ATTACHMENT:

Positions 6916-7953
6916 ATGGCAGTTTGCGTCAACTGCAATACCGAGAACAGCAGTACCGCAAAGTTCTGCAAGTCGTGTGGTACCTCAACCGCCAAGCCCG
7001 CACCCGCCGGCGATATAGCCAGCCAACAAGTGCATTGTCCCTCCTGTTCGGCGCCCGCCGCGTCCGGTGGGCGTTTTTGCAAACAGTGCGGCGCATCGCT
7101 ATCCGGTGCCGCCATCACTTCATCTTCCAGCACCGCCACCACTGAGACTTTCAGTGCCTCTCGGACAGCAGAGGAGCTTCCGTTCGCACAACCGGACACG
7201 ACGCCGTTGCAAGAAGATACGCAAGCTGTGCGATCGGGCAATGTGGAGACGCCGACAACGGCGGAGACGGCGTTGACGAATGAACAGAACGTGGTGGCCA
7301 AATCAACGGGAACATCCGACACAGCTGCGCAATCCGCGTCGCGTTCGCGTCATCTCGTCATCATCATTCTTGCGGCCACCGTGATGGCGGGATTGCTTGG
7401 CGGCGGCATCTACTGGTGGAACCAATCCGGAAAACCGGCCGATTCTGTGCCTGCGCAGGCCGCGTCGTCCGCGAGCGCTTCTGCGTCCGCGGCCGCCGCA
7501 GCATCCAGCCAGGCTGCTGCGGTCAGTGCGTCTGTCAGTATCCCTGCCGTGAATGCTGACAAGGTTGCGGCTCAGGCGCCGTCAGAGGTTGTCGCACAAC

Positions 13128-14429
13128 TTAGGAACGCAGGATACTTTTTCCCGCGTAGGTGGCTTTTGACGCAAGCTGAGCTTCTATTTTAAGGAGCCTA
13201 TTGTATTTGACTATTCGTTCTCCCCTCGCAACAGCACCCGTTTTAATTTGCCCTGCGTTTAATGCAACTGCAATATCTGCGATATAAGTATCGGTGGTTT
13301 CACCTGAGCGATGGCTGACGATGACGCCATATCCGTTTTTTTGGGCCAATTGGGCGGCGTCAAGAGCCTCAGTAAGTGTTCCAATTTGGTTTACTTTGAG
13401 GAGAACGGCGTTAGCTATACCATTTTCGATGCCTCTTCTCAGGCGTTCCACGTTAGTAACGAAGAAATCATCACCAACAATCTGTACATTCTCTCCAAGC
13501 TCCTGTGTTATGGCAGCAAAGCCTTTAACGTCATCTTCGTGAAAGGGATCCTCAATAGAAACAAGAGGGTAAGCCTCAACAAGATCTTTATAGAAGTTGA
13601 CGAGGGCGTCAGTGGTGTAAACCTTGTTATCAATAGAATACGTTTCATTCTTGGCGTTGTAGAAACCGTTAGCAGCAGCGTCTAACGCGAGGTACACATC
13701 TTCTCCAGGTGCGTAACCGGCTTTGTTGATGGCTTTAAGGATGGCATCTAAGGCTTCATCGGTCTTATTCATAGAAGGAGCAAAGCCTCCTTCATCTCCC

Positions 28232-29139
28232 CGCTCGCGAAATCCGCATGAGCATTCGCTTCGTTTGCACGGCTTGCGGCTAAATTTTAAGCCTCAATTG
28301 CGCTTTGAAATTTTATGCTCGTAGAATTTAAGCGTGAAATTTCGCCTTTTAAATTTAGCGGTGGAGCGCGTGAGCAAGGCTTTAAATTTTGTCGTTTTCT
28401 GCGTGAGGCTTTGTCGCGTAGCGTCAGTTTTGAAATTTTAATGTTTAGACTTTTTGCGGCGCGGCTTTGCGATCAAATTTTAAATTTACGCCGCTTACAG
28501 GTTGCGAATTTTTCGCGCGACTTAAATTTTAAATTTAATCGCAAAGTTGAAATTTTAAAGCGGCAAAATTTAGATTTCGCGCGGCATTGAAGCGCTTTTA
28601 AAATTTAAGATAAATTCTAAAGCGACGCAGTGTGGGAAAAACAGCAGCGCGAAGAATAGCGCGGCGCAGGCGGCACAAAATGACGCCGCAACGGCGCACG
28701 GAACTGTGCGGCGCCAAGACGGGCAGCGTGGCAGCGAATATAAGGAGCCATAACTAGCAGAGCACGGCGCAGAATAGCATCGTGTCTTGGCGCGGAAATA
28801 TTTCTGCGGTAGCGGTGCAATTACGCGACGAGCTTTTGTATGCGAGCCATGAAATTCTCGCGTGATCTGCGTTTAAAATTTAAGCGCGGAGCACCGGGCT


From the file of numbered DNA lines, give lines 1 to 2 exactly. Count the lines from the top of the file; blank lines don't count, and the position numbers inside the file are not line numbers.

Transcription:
Positions 6916-7953
6916 ATGGCAGTTTGCGTCAACTGCAATACCGAGAACAGCAGTACCGCAAAGTTCTGCAAGTCGTGTGGTACCTCAACCGCCAAGCCCG